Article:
1. Partner with a trusted service provider: Organizations must partner with a cloud service provider that delivers the best built-in security protocols and conforms to the highest levels of industry standards. A trusted and professional cloud partner not only guides the organizations on their journey toward cloud adoption, but also takes proactive measures to enhance their cloud security continuously.


  1. Create a thorough shared responsibility model: Organizations, while selecting a cloud partner, must evaluate the partner’s policies about shared security and understand what security aspects the partner will be handling. A thorough shared responsibility model provides clear responsibilities to both parties and prevents security incidents that otherwise happen due to oversights.


  1. Continuously monitor the environment for security threats:  Organizations must conduct regular audits and routine penetration and vulnerability tests to ensure: 
    1. The existing cloud security efforts are sufficient to protect their data and applications. 
    2. All security SLAs are being met continuously. 


  1. Strengthen cloud access control measures: As unauthorized access to the cloud data is a persistent potential risk, organizations must deploy a high-quality identity and access management (IAM) solution to define and enforce access policies. Organizations also must consider multi-factor authentication and role-specific access to minimize risks of credentials compromise or data misuse.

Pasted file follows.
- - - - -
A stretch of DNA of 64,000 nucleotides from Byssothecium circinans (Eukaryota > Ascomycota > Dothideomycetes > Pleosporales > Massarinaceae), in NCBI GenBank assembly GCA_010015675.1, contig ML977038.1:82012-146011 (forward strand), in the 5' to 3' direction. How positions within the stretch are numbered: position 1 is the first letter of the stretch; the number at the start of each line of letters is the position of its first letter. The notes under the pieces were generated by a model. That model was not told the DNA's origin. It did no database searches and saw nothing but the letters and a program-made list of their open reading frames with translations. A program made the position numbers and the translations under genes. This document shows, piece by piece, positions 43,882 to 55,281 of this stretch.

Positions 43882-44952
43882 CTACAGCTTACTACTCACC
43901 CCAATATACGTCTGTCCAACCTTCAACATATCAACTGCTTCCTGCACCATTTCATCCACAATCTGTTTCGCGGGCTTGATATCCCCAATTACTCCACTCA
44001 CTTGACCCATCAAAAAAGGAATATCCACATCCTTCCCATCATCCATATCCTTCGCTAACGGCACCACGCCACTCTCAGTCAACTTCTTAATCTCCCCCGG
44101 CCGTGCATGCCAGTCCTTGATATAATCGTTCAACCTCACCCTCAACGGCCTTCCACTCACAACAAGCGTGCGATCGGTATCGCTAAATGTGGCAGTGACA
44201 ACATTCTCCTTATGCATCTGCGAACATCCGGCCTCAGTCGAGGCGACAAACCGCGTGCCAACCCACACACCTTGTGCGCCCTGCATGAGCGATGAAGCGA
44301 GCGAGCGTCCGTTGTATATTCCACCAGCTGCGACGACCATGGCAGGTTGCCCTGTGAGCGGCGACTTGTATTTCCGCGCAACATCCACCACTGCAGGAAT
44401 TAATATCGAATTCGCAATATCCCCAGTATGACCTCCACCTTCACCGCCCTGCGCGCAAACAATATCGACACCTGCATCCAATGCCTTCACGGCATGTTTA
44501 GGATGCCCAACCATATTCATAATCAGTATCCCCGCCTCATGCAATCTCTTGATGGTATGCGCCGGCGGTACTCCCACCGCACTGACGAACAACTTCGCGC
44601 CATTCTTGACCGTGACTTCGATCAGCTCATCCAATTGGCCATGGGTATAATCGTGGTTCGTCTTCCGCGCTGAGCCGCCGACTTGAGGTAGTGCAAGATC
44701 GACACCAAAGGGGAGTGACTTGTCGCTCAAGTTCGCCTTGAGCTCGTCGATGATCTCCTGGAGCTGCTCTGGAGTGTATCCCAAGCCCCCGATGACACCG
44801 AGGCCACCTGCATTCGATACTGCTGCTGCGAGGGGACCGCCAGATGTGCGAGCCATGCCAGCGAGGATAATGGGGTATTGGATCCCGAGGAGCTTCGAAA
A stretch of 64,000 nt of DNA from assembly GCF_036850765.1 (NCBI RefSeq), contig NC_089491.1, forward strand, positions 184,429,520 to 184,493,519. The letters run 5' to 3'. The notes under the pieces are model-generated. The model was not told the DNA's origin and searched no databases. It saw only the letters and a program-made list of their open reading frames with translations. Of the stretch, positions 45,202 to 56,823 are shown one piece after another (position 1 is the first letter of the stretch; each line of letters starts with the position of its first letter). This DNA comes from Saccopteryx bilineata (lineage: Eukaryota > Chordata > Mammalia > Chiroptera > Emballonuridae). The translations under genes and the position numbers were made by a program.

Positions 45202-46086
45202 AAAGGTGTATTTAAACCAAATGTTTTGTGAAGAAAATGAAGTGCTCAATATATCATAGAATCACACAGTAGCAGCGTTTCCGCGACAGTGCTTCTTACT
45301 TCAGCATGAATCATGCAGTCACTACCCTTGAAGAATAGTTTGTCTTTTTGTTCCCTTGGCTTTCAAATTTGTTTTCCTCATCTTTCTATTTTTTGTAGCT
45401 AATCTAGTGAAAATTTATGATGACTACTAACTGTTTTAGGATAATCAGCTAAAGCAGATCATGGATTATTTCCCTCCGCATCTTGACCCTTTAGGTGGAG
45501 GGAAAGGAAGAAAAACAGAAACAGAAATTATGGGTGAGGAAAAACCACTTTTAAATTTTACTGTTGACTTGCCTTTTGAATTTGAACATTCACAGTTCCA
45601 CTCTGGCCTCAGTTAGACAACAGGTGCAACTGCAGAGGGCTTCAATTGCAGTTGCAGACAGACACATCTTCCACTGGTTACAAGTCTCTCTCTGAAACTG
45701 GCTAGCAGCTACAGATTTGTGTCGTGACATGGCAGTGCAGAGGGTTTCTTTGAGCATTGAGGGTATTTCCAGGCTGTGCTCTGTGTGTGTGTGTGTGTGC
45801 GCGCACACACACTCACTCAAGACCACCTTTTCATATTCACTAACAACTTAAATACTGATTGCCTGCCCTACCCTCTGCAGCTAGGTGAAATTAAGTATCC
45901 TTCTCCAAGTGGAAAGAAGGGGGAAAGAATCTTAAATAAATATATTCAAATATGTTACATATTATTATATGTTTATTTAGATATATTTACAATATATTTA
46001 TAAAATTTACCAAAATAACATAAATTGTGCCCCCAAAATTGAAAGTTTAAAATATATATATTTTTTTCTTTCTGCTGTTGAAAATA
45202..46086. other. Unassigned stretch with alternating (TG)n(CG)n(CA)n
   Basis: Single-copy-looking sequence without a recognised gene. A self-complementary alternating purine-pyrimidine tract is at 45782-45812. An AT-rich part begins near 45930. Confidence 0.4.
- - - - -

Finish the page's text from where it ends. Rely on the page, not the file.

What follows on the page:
1. Foster a culture of awareness and suspicion: Organizations must sensitize their staff, via structured training programs at a regular cadence, about the threat landscape and inherent risks of shadow IT. The threat landscape evolves daily, and everyone in the organization must always be aware of the newest threats and potential counteractions.


  1. Secure the user endpoints:  As several users from different geographical regions access the cloud resources through various devices, especially when a large part of the workforce is working from home, organizations must continuously revisit and upgrade their user endpoints by implementing and updating firewalls, anti-malware, intrusion detection, access control and other measures.
  2. Leverage data encryption: Encryption should be a critical part of an organization’s cloud security strategy. Ideally, any data in a cloud storage service or during transit should be encrypted. Organizations must check with their cloud service partner to see what encryption policies they offer.


  1. Diligently maintain cloud security policies and processes: With the cloud landscape changing so fast, organizations must frequently revisit their security policies and ensure they align with current security threats. 


  1. Keep cloud incident response, disaster recovery and business continuity strategies updated: A sound business continuity and disaster recovery policy can minimize the impact of cloud outages and disruptions on business operations. From unplanned outages, cyberattacks and human error to a natural disaster, organizations must always be ready to recover backup critical data in a secondary location and ensure business operations are not interrupted. 

COVID-19 and changes in the enterprise outlook towards cloud security

In the pre-COVID-19 world, enterprises often regarded cloud security as an additional layer on the existing infrastructure. However, when billions of people worldwide had to switch to a digital workspace almost overnight due to COVID-19, enterprises realized that security is not an additional layer atop the existing infrastructure, but a fundamental requirement that directly impacts workforce productivity and collaboration.